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Pink Flamingo Day
"A flock of flirting flamingos is pure, passionate, pink pandemonium-a frenetic flamingle-mangle -a discordant discotheque of delirious dancing, flamboyant feathers, and flamingo lingo."
~ Charley Harper (1922-2007)
And who can say better than that? One of very few birds sporting a pink colour, the pink flamingo gets its unusual colour from pigments found in the algae and invertebrates that they eat. Without this diet, the flamingo's feathers tend towards a duller peach colour. If you are not in an area to see a natural "flamboyance of flamingos" (their collective and whimsical group noun), you can still pink up your yard with today's plastic or metallic versions, continuing a 1950s trend for kitsch flamingo yard decor which began as a retro yearning for tropical sunshine. You can even indulge in the neighborhood prank of "flocking." Under cover of darkness, pranksters often will install a dozen or more plastic pink flamingos in someone's yard. In fact, "getting flocked" ends up being a kind of pink-hued recyclable badge of honor, which you can pass on to another deserving neighbor. Get Flocked & Think Pink! 💗 🦩🦩🦩
Pink Flamingo Day was declared in 2007 by the mayor of Leominster, Massachusetts to honour the work of Don Featherstone, creator of the pink plastic lawn flamingo, a whimsical garden front lawn fixture that you can still see every now and then.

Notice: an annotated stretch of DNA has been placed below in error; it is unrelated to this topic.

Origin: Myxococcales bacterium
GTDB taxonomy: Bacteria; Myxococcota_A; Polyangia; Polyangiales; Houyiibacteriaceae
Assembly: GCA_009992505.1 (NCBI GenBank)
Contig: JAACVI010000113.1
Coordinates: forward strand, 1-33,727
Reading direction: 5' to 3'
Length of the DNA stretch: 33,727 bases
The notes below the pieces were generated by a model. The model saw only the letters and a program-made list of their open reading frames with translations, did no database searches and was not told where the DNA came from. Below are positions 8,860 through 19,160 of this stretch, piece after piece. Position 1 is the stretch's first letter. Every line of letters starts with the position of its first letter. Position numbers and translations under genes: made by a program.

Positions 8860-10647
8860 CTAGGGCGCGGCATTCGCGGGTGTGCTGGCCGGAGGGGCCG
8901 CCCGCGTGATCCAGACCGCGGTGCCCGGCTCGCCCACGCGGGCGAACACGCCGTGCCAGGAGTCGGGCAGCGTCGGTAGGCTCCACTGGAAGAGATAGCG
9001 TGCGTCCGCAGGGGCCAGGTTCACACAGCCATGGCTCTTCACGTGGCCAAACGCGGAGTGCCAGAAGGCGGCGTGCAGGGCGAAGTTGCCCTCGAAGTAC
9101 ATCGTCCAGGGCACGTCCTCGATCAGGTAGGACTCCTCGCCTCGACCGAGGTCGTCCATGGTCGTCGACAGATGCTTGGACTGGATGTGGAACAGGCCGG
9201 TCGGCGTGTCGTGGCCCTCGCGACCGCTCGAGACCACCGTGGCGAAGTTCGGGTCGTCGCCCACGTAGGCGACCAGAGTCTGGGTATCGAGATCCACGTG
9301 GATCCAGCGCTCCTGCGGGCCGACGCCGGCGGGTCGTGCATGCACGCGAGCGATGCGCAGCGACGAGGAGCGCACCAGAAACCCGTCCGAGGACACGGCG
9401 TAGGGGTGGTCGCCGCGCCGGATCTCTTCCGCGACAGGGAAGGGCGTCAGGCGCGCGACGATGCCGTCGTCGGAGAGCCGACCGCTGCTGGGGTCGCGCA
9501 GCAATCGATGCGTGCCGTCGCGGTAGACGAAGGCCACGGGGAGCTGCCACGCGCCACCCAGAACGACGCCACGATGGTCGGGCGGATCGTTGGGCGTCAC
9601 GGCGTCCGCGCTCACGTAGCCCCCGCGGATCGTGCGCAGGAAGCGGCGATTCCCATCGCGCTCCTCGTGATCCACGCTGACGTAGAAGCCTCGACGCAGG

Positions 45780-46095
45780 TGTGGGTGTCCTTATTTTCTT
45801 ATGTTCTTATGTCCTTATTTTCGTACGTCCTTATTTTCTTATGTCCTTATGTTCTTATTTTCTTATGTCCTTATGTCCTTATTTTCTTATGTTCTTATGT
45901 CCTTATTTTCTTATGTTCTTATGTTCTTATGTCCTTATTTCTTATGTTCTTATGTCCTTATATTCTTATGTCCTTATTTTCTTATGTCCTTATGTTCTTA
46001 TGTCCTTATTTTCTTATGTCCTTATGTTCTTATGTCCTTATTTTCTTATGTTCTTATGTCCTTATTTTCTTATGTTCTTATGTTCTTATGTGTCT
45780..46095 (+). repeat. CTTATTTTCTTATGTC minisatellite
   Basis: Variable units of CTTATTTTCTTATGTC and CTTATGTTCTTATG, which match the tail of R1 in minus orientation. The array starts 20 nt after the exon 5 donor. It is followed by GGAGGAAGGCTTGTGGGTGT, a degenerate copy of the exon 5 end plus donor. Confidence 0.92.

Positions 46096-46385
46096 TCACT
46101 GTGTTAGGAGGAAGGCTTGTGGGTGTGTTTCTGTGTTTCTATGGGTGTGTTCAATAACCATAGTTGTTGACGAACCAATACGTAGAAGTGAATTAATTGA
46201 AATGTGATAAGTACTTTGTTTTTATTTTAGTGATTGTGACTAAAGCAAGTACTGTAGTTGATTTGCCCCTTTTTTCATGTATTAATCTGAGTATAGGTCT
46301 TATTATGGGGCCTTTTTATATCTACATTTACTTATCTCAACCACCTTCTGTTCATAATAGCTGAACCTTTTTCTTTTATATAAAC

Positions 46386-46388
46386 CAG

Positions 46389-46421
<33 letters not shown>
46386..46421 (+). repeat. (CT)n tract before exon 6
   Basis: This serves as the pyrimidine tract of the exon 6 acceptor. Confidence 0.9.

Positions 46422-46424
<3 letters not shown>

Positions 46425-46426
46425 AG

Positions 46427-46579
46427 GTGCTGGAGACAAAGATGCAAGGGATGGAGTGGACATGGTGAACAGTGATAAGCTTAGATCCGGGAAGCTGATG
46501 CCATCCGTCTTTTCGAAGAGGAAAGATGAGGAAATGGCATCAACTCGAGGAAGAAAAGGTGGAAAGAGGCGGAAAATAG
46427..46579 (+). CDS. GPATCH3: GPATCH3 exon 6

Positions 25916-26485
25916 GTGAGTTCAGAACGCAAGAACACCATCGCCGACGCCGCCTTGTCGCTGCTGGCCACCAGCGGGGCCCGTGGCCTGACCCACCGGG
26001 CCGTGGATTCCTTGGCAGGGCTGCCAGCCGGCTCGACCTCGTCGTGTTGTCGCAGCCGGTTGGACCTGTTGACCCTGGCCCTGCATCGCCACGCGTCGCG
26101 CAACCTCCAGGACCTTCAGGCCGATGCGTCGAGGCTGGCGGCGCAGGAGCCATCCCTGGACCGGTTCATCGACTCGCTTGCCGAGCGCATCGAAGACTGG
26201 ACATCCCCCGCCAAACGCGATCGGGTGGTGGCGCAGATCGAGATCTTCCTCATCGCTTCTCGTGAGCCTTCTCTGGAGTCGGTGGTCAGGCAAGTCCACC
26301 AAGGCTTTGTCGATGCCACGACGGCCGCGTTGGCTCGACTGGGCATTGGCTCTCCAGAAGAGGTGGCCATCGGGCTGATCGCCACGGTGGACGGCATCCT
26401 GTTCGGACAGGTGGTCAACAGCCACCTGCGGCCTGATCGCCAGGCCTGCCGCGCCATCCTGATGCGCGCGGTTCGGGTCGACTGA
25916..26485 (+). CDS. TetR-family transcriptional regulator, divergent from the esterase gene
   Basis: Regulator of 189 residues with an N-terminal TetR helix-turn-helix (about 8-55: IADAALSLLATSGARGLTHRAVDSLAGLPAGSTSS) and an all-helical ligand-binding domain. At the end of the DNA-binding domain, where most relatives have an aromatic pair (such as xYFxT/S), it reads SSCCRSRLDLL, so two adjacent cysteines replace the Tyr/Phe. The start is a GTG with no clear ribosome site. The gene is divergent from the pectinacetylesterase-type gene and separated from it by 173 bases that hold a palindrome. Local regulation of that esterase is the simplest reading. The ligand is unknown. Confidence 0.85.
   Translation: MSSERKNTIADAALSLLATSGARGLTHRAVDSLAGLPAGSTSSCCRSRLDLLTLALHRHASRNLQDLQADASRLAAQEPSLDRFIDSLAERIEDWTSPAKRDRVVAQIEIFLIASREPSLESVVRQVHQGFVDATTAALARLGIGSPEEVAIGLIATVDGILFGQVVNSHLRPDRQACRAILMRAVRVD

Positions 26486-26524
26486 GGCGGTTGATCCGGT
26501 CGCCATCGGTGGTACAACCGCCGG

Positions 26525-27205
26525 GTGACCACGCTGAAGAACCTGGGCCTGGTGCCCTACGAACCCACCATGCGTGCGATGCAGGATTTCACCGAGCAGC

Don Featherstone created the iconic piece in 1957 while working for Union Products. He based his design on photographs of flamingos from National Geographic because he was unable to get real flamingos to use as models. In 1996, Featherstone was awarded the 1996 Ig Nobel Art Prize (a parody of the Nobel Prize) for his creation of the pink flamingo.
There are six species of real modern flamingos and most of them live in Asia, Africa, and South America. Flamingos are pink because of carotenoids in the food they eat (shrimp, algae, and plankton) and if they’re not getting the right diet their color fades. It takes up to three years for baby flamingos to turn their gray feathers into a colorful coat. Hoaxes showing blue flamingos are regularly circulated. Don't be fooled.
This flamingo coloured tartan was designed by by Carol A.L. Martin to celebrate the 5000th tartan designed on Scotweb's tartan design site.
For an article about the rise and fall (and resurgence) of pink plastic lawn flamingos, including periods of lawn flamingo theft, click the real flamingos.